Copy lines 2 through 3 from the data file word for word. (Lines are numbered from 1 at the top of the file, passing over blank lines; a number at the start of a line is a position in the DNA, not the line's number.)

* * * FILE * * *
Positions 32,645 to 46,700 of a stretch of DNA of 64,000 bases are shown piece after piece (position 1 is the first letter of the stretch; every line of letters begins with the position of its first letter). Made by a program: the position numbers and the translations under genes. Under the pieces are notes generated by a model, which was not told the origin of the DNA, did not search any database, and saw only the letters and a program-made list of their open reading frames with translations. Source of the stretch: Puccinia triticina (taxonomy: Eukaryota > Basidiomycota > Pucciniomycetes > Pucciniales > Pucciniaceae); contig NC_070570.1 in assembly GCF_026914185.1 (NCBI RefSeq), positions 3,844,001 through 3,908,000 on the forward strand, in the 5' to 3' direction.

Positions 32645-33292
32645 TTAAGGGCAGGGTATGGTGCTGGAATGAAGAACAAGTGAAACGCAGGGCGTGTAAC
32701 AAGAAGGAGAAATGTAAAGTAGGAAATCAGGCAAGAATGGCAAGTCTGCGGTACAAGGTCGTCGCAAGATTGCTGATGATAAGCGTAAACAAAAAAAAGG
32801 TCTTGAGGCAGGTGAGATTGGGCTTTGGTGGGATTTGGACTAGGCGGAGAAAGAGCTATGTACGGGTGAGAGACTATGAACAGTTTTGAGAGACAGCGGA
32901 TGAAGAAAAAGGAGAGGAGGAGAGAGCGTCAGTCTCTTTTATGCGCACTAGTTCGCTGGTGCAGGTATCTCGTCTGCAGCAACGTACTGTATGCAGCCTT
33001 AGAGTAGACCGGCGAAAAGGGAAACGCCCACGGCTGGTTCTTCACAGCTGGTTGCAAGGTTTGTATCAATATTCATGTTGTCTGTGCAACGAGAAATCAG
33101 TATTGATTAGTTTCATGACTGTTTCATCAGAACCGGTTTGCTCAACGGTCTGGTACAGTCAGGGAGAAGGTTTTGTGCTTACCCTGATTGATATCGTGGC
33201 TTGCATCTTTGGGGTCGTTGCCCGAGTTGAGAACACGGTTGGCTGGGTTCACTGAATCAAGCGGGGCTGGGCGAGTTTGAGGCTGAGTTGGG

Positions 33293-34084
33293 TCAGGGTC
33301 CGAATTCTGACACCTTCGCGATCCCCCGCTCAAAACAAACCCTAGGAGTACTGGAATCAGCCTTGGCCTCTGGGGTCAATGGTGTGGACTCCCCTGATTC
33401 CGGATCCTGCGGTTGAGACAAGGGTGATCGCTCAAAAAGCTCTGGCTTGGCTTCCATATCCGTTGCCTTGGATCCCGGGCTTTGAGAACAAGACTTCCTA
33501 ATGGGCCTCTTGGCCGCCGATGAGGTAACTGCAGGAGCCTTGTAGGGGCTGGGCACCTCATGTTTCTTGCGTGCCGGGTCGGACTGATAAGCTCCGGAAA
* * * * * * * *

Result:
Positions 32645-33292
32645 TTAAGGGCAGGGTATGGTGCTGGAATGAAGAACAAGTGAAACGCAGGGCGTGTAAC